Emma – Chapter 10

Chapter 10

Emma was awoken by a slant of strong sunshine creeping into her room. She sprang out of bed, and threw open the curtains, to be greeted by a fairy tale world of pristine whiteness. The snow had covered everything in a thick layer. Emma could already hear cries of excitement, and the muffled sound of running feet from the other end of the house. The children would be so excited by Santa’s nighttime visit, and by the snowfall.
Emma pulled on three tee shirts, and a thick sweater, a pair of exercise leggings, some track pants, and her old Ugg boots. She could change later. For now Emma was bent on a building a snowman before breakfast, and she would be sure to have a stockpile of snowballs at the ready for John Knightley and the boys. She could still show them a thing or two in the snowball throwing stakes.
Emma stood poised on the doorstep, and held her breath as she admired the perfect unbroken snow. She stepped out very carefully placing her foot to make a clear print. She walked across the snow-covered gravel and looked back at her footprints. It was like she was the only person awake in the world. Emma’s reverie was broken by the smack of a snowball catching her on her right shoulder. She turned with a gasp of surprise to see George Knightley laughing at her. She stooped to collect a handful of snow to retaliate, her eyes danced with the anticipation of a good match. Her snowball struck him a glancing blow on the arm as he dodged deftly to one side, but she hit him square on with her next volley. George stooped for reinforcements, and caught her a grazing glance as she ran towards him with a handful of snow destined for the back of his neck. George grabbed Emma and held her tight as she wriggled and shrieked with laughing protests. Emma and George fell onto the snow covered lawn still grappling with each other, and laughing hysterically, as they each tried to stuff snow down the other’s neck.
John Knightley and his two sons burst from the house with cries of excitement, and soon joined in the fun hurling snowballs at one another, and running around like crazy things. Emma finally extricated herself from George Knightley’s grip, and set about brushing snow off her soaked clothing. Her skin glowed with health, and her eyes danced. She had forgotten how enjoyable the snow could be, and George Knightley. He had always used to be playful and spirited, it was nice to see his youthful side again. He could be so pompous berating and correcting her, yet underneath his mature 36 year-old persona, he could still be fun.
Emma started the boys off to build a snowman, and reluctantly headed indoors to change out of her wet clothes. Her father fussed over her; sure that she would catch cold or worse. Emma promised to change into dry things immediately, and took Mr. Woodhouse’s advice of a nice hot shower. She reappeared downstairs newly dressed in a thick roll-neck sweater and casual pants, and having reassured her father of her perfect health, addressed it to a very good breakfast.
The rest of the day went according to plan, and, concentrated as it was on the children’s enjoyment, it required only a modicum of effort to enjoy a happy occasion. The children were beyond excited about Santa’s nighttime visit, the snow, and by the abundance of other presents they received, dished out by Uncle George from under the tree. Emma had wisely chosen to seat the children at a separate table next to that of the adults, and to serve them with Christmas fare to suit their pallets. The result was a twofold success, the children could enjoy their meal without too many remonstrations about table manners, and the adults likewise enjoyed eating without the distraction of urging the children to eat their greens.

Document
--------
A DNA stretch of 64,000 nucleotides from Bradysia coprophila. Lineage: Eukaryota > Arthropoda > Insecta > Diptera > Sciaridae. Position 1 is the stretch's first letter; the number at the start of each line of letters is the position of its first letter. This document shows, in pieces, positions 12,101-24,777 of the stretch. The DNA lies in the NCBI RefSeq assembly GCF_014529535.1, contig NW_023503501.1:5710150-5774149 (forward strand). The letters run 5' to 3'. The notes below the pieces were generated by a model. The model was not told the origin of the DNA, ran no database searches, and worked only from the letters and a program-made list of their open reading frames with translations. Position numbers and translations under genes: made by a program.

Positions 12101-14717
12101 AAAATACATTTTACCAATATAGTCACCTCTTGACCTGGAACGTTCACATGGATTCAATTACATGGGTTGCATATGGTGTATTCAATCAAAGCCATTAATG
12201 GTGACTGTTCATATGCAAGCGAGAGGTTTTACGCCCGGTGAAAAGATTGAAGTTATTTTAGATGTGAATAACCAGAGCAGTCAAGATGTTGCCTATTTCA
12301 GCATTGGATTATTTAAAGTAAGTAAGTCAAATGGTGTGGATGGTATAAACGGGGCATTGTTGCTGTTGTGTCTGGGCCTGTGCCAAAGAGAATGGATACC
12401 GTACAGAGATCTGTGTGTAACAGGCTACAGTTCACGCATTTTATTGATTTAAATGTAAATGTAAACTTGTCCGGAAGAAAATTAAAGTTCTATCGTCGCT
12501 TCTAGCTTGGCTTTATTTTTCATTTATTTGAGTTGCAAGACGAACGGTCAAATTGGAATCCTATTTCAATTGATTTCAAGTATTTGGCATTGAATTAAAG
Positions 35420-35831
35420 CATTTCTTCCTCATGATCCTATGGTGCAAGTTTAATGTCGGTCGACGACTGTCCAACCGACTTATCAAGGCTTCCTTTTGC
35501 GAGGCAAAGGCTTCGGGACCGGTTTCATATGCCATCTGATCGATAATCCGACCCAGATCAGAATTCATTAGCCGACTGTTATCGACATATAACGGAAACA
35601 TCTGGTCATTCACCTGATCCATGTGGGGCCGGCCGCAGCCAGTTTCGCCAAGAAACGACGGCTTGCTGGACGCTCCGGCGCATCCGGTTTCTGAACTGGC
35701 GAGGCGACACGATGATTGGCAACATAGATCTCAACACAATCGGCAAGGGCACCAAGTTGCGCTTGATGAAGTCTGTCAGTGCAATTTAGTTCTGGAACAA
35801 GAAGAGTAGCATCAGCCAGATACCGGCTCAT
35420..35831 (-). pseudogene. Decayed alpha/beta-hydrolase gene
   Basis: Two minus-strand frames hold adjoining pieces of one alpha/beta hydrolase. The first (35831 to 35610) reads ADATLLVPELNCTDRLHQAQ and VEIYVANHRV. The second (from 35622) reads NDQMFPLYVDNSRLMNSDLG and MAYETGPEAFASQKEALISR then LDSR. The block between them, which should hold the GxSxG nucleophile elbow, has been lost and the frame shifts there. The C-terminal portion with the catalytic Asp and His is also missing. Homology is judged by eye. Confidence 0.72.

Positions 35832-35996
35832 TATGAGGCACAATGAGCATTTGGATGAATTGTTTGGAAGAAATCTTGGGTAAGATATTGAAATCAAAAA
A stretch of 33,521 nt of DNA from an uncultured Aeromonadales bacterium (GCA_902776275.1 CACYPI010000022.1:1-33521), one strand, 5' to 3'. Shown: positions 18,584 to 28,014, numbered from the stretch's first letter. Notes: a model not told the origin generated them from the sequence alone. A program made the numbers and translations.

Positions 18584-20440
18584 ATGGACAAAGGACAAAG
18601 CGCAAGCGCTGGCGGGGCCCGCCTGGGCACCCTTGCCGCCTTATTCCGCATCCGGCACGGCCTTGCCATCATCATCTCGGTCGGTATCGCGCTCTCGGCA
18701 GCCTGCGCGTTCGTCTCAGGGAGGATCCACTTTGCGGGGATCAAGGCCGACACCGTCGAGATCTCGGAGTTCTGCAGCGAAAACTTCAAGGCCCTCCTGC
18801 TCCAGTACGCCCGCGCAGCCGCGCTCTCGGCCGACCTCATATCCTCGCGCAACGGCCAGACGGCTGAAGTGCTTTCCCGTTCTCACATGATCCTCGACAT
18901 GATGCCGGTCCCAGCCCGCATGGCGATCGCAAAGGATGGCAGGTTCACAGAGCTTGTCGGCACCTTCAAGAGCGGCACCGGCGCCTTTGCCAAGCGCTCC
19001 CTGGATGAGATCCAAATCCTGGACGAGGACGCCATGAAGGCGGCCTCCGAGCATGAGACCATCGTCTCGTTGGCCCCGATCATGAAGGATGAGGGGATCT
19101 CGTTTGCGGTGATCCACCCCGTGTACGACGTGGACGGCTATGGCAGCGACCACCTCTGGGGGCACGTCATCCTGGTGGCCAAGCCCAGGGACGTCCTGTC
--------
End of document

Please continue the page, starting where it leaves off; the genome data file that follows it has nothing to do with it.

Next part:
George Knightley, obligingly, took the older children out for a walk, and for a snowball fight to kelp them out of the way. Meanwhile Mr. Woodhouse, John and Isabella dozed a little after the unaccustomed huge lunch, and the Queen’s speech on TV. Emma stacked the dishwasher, and put everything ready for tea. Christmas wouldn’t be the same without mince pies and Christmas cake.
Emma then wandered over to the French window to watch George and the children at play. He looked up and caught sight of her at the window, and waved at her to come and join them. Emma gesticulated her unsuitable attire and declined the invitation with a pantomime curtsey. George laughed and renewed his assault on the Knightley children who were all fighting against him. Henry and John, she could see, had organised the girls into supplying snowballs for them to hurl at their uncle. It seemed a fairly even match to Aunt Emma’s eye.
Emma retreated to the fireside, and curled up on the sofa with her pile of presents to reexamine at her leisure. She detected Anne Weston’s hand in the sweater she had from her father, which matched exactly with the scarf and gloves that she had from her and Mr. Weston. John, Isabella and children’s offer was perfect; a new Smythson diary in a sophisticated berry colour. Emma carefully wrote her name on the front page, in her best writing, with her fountain pen, and then spent ages wafting the diary in front of the fire to be sure that the ink was dry. Sort of silly, but handwriting looked so nice in proper pen, Emma justified her peccadillo.